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Expand chart
Data: Medicare Payment Advisory Commission; Chart: Andrew Witherspoon/Axios

There's been an explosion in spending on specialty drugs within Medicare's prescription drug benefit over the past decade, and it may be warping insurers' incentives to keep overall costs down.

The bottom line: A single expensive prescription now sends hundreds of thousands of beneficiaries straight into the benefit's "catastrophic phase," where the government picks up most of the tab and insurers have little incentive to manage costs.

By the numbers: In 2007, only 6% of part D spending was on specialty drugs. By 2017, they accounted for 25% of spending, according to the Medicare Payment Advisory Commission's 2019 report.

  • While only 33,000 beneficiaries filled a prescription that was expensive enough to place them in the program's catastrophic phase after a single claim in 2010, by 2016, that number had risen to 360,000.

Once a beneficiary reaches the catastrophic phase, the government covers 80% of their prescription drug costs. The insurer pays 15% and the enrollee pays 5%.

  • Experts say this removes the incentive for plans to manage beneficiaries' spending, driving up costs.
  • Along with other changes to Part D, "the expanding role of high-cost medicines may be eroding plans' incentives for and ability to achieve cost control," MedPAC's James Mathews wrote in congressional testimony delivered yesterday.

The big picture: Prescription drug spending is increasingly driven by specialty drugs, a trend that isn't going to change anytime soon.

  • Drug development is heading more in this direction, as new therapies are increasingly individualized and complicated. This means they often come to market with a high price tag.
  • In 2018, 39 of the 59 new drugs that came to market were specialty drugs, according to a recent IQVIA report.

Go deeper:

Go deeper

5 hours ago - Politics & Policy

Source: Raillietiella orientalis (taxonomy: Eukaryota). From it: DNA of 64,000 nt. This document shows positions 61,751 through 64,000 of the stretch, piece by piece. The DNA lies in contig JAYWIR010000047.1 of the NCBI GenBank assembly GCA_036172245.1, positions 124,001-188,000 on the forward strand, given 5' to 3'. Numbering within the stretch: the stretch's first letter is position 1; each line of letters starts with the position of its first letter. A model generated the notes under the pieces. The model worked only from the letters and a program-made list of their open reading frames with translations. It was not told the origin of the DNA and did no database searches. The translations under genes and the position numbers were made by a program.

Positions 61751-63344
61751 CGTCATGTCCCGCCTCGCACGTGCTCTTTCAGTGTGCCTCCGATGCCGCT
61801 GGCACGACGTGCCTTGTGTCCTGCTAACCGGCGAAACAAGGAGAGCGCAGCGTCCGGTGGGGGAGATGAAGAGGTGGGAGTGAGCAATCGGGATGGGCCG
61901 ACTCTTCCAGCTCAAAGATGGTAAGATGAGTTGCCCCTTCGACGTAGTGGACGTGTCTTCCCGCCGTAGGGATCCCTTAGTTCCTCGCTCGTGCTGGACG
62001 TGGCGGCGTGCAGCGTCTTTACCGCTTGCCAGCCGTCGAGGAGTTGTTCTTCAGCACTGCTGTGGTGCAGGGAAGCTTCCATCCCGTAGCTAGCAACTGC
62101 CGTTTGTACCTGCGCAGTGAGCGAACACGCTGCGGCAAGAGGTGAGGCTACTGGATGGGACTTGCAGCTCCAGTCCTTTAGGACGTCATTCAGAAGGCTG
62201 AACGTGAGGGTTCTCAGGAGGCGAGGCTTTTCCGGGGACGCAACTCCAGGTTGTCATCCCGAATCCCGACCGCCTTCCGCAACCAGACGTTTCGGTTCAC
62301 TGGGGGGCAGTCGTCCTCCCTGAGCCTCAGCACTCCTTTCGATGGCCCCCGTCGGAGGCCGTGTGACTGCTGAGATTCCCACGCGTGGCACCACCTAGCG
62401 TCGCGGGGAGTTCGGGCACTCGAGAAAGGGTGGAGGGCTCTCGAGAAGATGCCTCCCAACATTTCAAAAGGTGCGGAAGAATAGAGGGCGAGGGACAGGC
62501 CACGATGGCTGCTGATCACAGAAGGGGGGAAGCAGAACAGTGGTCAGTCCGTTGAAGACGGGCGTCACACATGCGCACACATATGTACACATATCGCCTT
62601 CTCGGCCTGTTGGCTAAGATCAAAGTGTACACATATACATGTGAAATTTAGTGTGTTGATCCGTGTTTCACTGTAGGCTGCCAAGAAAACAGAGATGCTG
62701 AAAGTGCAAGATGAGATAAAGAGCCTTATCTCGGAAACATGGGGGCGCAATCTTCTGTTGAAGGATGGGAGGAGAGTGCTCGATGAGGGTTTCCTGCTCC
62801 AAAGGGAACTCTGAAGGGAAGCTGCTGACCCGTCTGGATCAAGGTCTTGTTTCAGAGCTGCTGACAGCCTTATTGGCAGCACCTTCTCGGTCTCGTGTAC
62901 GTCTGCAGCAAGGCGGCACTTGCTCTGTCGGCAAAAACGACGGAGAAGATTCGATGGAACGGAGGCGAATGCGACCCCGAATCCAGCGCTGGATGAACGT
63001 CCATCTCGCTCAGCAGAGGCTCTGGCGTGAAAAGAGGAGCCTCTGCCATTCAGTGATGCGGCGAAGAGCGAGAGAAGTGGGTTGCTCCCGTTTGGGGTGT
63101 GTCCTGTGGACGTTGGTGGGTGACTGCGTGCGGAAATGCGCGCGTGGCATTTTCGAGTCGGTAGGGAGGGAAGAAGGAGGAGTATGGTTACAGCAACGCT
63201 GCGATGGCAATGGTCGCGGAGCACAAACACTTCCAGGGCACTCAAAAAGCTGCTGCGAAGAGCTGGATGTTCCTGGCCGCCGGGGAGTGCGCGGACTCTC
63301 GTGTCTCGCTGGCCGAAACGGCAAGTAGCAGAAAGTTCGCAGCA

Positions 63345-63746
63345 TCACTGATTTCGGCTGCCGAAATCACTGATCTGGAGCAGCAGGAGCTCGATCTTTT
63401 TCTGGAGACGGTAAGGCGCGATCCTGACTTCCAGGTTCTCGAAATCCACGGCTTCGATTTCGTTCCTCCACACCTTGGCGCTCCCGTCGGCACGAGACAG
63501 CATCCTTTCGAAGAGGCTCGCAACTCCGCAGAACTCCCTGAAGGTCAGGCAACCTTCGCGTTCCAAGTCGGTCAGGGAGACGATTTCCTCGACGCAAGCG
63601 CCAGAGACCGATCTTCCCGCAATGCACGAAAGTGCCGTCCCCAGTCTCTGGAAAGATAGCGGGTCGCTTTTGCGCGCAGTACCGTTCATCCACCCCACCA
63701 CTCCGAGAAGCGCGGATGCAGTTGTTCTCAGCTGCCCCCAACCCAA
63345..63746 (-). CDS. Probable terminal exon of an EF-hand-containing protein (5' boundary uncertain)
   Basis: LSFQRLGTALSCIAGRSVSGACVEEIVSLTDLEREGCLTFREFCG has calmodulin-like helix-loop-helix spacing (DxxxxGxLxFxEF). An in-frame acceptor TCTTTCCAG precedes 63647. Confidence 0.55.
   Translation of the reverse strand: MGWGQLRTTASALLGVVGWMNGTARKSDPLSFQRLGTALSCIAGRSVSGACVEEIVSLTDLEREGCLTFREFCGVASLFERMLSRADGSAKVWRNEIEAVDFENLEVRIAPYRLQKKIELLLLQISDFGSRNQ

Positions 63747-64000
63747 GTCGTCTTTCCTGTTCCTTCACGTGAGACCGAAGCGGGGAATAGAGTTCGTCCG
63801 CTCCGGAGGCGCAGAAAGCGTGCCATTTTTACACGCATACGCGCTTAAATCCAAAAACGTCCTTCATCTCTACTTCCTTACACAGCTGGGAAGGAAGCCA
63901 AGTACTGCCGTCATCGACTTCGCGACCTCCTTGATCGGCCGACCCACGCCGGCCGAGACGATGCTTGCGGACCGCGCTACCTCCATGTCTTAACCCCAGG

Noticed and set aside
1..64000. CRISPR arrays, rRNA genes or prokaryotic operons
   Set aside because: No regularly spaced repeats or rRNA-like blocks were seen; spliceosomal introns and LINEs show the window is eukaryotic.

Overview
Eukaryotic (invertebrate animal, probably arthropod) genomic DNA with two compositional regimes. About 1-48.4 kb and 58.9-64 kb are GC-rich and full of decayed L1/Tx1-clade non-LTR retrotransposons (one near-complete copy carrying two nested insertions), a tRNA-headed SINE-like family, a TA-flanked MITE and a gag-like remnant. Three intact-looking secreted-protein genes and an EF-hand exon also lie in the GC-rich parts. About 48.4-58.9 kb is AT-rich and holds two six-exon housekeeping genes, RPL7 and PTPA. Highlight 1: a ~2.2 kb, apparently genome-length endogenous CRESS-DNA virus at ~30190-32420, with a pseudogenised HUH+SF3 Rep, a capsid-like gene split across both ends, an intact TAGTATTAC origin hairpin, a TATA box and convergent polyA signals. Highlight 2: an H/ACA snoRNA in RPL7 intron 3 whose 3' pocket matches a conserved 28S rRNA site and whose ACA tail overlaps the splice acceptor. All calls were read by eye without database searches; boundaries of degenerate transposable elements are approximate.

Scoop: Sources say Beto plans Texas comeback in governor’s race

Former U.S. Rep. Beto O'Rourke speaks during the Georgetown to Austin March for Democracy rally on July 31, 2021, in Austin, Texas. Photo: Brandon Bell/Getty Images

Former Rep. Beto O’Rourke is preparing to run for governor of Texas in 2022, with an announcement expected later this year, Texas political operatives tell Axios.

Why it matters: O'Rourke's entry would give Democrats a high-profile candidate with a national fundraising network to challenge Republican Gov. Greg Abbott — and give O’Rourke, a former three-term congressman from El Paso and 2020 presidential candidate and voting rights activist, a path to a political comeback.

Texas doctor says he performed an abortion in violation of state law

Pro-choice protesters march down Congress Avenue and back to the Texas state capitol in Austin, Texas, in July 2021. Photo: Erich Schlegel/Getty Images

A Texas doctor disclosed in an op-ed in the Washington Post on Saturday that he has performed an abortion in violation of the state's restrictive new abortion law, which effectively bans the procedure after six weeks.

Why it matters: Alan Braid's op-ed is a direct disclosure that will very likely result in legal action, thereby setting it up as a potential test case for how the abortion ban will be litigated, notes the New York Times.

Mike Allen, author of AM
6 hours ago - Technology

Axios interview: Facebook to try for more transparency

Nick Clegg last year. Photo: Matthew Sobocinski/USA Today via Reuters

Nick Clegg, Facebook's vice president of global affairs, tells me the company will try to provide more data to outside researchers to scrutinize the health of activity on Facebook and Instagram, following The Wall Street Journal's brutal look at internal documents.

Driving the news: Clegg didn't say that in his public response to the series. So I called him to push for what Facebook will actually do differently given the new dangers raised by The Journal.